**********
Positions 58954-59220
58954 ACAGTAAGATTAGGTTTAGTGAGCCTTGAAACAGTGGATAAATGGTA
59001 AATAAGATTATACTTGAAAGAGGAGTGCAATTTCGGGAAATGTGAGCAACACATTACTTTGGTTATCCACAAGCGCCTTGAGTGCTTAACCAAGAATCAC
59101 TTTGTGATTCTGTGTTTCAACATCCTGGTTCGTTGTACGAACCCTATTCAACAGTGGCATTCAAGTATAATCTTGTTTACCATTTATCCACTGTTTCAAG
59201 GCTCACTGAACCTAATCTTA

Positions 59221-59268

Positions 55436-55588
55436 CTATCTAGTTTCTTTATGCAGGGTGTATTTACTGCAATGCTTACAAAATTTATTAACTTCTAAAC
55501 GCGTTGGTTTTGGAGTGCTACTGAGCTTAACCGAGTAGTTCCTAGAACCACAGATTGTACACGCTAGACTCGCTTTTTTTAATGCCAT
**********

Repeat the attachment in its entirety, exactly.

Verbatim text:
Positions 58954-59220
58954 ACAGTAAGATTAGGTTTAGTGAGCCTTGAAACAGTGGATAAATGGTA
59001 AATAAGATTATACTTGAAAGAGGAGTGCAATTTCGGGAAATGTGAGCAACACATTACTTTGGTTATCCACAAGCGCCTTGAGTGCTTAACCAAGAATCAC
59101 TTTGTGATTCTGTGTTTCAACATCCTGGTTCGTTGTACGAACCCTATTCAACAGTGGCATTCAAGTATAATCTTGTTTACCATTTATCCACTGTTTCAAG
59201 GCTCACTGAACCTAATCTTA

Positions 59221-59268

Positions 55436-55588
55436 CTATCTAGTTTCTTTATGCAGGGTGTATTTACTGCAATGCTTACAAAATTTATTAACTTCTAAAC
55501 GCGTTGGTTTTGGAGTGCTACTGAGCTTAACCGAGTAGTTCCTAGAACCACAGATTGTACACGCTAGACTCGCTTTTTTTAATGCCAT